The Posterior Abdominal Wall and Related Structures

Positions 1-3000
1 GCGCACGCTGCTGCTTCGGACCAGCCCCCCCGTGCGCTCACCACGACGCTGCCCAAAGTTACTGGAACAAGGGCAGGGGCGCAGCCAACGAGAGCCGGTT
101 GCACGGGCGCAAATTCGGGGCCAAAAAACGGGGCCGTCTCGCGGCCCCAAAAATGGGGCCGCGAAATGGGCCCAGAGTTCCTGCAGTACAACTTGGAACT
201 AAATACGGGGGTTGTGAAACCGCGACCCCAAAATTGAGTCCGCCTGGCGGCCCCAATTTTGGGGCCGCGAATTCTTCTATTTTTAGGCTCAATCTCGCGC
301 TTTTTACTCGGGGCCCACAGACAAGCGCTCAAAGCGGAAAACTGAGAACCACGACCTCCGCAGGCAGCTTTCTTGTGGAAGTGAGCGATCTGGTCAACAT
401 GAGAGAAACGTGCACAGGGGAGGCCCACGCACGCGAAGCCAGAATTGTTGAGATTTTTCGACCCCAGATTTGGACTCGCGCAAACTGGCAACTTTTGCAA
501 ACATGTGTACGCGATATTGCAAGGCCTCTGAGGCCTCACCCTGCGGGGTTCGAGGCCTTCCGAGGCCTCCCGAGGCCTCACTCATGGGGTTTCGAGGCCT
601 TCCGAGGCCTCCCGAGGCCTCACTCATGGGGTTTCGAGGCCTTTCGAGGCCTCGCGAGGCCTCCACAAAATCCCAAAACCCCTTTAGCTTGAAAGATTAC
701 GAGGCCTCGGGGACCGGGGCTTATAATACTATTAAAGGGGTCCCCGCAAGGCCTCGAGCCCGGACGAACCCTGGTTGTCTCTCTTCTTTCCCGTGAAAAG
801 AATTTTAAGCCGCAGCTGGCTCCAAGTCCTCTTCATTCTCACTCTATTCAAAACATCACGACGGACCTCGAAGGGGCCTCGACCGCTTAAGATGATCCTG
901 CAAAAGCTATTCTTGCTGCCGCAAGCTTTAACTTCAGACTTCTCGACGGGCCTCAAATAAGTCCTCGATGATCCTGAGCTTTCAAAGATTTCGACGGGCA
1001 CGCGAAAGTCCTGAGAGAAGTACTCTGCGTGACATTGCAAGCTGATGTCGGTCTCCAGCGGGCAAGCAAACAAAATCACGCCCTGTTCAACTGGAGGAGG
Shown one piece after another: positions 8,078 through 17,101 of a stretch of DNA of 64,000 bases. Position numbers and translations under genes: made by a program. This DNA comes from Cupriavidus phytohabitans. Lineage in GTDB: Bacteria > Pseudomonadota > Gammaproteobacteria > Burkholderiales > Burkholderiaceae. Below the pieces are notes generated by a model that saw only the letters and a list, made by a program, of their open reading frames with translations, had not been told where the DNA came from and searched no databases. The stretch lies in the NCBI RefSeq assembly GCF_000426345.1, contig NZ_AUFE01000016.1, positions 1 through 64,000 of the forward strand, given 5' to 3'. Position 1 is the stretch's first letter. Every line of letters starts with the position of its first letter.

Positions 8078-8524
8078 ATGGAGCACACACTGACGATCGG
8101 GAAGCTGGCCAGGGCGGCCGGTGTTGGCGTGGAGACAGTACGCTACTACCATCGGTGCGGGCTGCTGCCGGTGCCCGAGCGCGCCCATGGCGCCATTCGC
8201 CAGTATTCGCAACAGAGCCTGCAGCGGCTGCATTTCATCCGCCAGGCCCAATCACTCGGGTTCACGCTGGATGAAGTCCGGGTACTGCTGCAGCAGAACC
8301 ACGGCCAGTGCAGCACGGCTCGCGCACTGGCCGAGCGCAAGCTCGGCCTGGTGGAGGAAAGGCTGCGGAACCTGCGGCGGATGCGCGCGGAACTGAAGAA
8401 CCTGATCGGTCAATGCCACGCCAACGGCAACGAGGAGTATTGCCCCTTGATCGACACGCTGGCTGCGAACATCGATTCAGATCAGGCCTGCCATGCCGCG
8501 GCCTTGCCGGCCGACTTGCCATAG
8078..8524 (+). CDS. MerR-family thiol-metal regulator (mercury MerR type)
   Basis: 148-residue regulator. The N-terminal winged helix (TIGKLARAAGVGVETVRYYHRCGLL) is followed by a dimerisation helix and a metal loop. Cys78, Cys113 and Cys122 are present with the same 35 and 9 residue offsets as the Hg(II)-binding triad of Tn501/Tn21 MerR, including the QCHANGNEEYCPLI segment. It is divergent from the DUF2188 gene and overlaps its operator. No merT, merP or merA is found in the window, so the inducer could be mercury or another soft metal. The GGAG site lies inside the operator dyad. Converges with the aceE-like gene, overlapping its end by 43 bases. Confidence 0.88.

The posterior abdominal wall consists of the five lumbar vertebrae in the midline and the psoas and quadratus lumborum muscles on either side. The forward curvature of the lumbar vertebrae brings the posterior wall very near to the anterior abdominal wall and in a thin individual the abdominal aorta can be seen pulsating near the umbilicus. The posterior part of the diaphragm with its crura also forms part of the posterior abdominal wall, and, lateral to the quadratus lumborum, the transversus abdominis is attached to the fascia related to that muscle (figures 63, 88). The kidneys with the suprarenal glands on their upper poles lie on either side on the muscles and extend above and below the level of the twelfth rib. The ureters run downwards at approximately the level of the tips of the transverse processes of the lumbar vertebrae, and the inferior vena cava and abdominal aorta lie to the right and left respectively of the bodies of the lumbar vertebrae. The branches of the lumbar plexus emerge from the psoas muscle and the autonomic nerves and lymph nodes are related mainly to the aorta.
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